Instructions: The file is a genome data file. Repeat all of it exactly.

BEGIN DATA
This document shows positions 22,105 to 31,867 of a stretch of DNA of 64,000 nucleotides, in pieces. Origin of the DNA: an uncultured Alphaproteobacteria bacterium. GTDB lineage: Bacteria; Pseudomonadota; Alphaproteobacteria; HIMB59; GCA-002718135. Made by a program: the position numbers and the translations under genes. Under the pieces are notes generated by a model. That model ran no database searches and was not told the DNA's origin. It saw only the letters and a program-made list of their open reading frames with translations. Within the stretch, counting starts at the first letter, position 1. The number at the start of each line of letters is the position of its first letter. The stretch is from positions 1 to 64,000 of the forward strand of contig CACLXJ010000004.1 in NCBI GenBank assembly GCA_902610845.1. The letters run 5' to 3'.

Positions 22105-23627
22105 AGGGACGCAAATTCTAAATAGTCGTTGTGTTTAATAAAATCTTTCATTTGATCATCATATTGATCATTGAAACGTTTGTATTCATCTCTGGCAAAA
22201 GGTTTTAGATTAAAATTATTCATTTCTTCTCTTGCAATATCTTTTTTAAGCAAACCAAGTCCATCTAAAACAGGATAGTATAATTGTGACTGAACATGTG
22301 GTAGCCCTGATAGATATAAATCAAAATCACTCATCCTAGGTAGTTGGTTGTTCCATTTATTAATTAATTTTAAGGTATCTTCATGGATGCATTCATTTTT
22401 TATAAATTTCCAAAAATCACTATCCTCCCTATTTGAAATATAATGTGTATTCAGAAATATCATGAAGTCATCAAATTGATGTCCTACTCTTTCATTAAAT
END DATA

This document shows positions 22,105 to 31,867 of a stretch of DNA of 64,000 nucleotides, in pieces. Origin of the DNA: an uncultured Alphaproteobacteria bacterium. GTDB lineage: Bacteria; Pseudomonadota; Alphaproteobacteria; HIMB59; GCA-002718135. Made by a program: the position numbers and the translations under genes. Under the pieces are notes generated by a model. That model ran no database searches and was not told the DNA's origin. It saw only the letters and a program-made list of their open reading frames with translations. Within the stretch, counting starts at the first letter, position 1. The number at the start of each line of letters is the position of its first letter. The stretch is from positions 1 to 64,000 of the forward strand of contig CACLXJ010000004.1 in NCBI GenBank assembly GCA_902610845.1. The letters run 5' to 3'.

Positions 22105-23627
22105 AGGGACGCAAATTCTAAATAGTCGTTGTGTTTAATAAAATCTTTCATTTGATCATCATATTGATCATTGAAACGTTTGTATTCATCTCTGGCAAAA
22201 GGTTTTAGATTAAAATTATTCATTTCTTCTCTTGCAATATCTTTTTTAAGCAAACCAAGTCCATCTAAAACAGGATAGTATAATTGTGACTGAACATGTG
22301 GTAGCCCTGATAGATATAAATCAAAATCACTCATCCTAGGTAGTTGGTTGTTCCATTTATTAATTAATTTTAAGGTATCTTCATGGATGCATTCATTTTT
22401 TATAAATTTCCAAAAATCACTATCCTCCCTATTTGAAATATAATGTGTATTCAGAAATATCATGAAGTCATCAAATTGATGTCCTACTCTTTCATTAAAT